Dubai-based Emirates, the world’s largest airline by international traffic, won’t invest in Indian carriers unless the government there gives outside investors ultimate control, President Tim Clark said in an interview.
The imminent removal of a ban on foreign stakes won’t in itself be enough to persuade Emirates to bid given the limited influence on offer versus the poor financial records of Indian airlines and the prices likely to be demanded, Clark said today.
“Part of the deal would be a requirement to do certain things,” Clark said. “If we put money into an Indian carrier and then said we wanted to take down the labor force by 50 percent would they let us do it? No. If we wanted to drop airports that were uneconomic, would they let us? Probably not.”
India may delay a decision to allow foreign airlines to buy 49 percent of local operators until the parliamentary session ends on May 22, a civil aviation ministry official said April 20. Emirates, which will next month report a decline in annual earnings, according to Clark, has avoided major airline holdings since selling a stake in SriLankan Airlines back to the island’s government in 2010 following a failed a 10-year investment.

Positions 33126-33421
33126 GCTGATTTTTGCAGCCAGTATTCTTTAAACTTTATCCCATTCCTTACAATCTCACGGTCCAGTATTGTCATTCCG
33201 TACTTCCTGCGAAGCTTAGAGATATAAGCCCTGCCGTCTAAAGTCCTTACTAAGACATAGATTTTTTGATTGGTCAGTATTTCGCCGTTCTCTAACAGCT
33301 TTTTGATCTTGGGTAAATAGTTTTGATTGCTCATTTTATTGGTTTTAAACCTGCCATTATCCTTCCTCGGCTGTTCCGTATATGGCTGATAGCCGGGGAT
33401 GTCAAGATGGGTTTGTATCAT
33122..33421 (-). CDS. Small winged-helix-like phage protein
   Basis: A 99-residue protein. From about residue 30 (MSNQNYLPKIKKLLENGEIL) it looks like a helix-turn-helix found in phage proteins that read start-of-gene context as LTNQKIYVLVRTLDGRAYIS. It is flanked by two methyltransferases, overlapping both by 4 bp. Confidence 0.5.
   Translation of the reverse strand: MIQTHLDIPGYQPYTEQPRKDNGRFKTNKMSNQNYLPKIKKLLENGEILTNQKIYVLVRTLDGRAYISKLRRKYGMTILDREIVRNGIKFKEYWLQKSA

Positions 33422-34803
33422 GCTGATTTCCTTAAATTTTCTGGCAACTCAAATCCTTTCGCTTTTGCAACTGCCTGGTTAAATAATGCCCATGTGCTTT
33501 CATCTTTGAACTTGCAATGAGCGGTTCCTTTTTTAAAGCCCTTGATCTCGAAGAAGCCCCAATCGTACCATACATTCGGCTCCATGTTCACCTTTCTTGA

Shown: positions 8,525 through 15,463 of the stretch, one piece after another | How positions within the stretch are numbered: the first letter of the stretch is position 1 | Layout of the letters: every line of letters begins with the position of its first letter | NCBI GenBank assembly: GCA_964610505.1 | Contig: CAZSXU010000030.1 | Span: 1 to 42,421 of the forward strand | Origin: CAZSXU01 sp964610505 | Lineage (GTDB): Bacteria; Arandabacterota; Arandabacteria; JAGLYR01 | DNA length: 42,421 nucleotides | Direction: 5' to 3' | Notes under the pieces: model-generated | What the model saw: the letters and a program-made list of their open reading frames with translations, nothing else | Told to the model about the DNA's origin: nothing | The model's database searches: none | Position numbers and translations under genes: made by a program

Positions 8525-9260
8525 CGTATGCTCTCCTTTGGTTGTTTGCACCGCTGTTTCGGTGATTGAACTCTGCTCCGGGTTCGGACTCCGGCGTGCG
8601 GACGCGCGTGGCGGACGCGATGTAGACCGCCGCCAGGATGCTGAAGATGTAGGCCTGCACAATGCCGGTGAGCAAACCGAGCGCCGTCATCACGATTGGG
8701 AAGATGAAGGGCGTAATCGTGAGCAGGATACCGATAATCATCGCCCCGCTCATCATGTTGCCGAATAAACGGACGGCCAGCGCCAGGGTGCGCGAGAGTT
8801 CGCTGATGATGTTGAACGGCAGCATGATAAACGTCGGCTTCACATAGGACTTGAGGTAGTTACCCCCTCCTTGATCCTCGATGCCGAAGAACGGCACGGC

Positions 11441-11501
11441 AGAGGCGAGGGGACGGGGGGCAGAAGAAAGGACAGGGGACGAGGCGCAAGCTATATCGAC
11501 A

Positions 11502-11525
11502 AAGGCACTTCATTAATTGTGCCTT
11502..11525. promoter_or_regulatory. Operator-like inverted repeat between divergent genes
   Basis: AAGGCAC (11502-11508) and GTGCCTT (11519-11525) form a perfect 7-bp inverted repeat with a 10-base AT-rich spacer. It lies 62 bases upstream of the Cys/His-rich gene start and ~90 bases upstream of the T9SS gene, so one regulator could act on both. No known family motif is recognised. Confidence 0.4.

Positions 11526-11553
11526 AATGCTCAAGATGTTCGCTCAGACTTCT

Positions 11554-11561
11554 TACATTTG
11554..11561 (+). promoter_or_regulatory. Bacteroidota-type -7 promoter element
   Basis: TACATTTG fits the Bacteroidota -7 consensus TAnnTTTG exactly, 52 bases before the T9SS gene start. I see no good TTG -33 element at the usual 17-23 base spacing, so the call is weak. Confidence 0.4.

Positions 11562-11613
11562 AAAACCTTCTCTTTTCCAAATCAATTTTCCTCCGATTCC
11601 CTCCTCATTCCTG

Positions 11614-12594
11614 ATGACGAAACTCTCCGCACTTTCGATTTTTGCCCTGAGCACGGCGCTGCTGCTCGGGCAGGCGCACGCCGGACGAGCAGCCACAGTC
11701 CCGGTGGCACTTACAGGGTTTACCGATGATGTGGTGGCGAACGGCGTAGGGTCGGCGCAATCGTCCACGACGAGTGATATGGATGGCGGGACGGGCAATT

“Frankly it’s not something we’d be prepared to do at this stage,” Clark said of an Indian investment, adding that his company isn’t in talks about a stake in New Delhi-based SpiceJet Ltd., the country’s only listed discount airline, as reported last week by CNBC TV-18, which cited sources it didn’t identify.
There’s also little prospect of Emirates being allowed to serve India with the Airbus SAS A380 superjumbo, given that the government “has its hands full trying to keep its own aviation sector afloat,” Clark said, adding that he’s still hopeful of achieving an increase on the 54,000 weekly seats it flies there.
Earnings in the year ended March 31 were hurt by high fuel costs and currency volatility involving the euro, pound and rupee, which has damaged yields or average fares, Clark said.
That’s after net income rose 43 percent to a record 5.93 billion dirhams ($1.6 billion) in fiscal 2011 as the company deployed the world’s biggest fleet of superjumbos to establish Dubai as a global travel hub and strip traffic from Air France-KLM Group, Deutsche Lufthansa AG and British Airways.
“You’ll see our profits are down,” he said. “We’ve got to start earning our living, working for our keep, because in the old days it was easy. Now it’s hard.”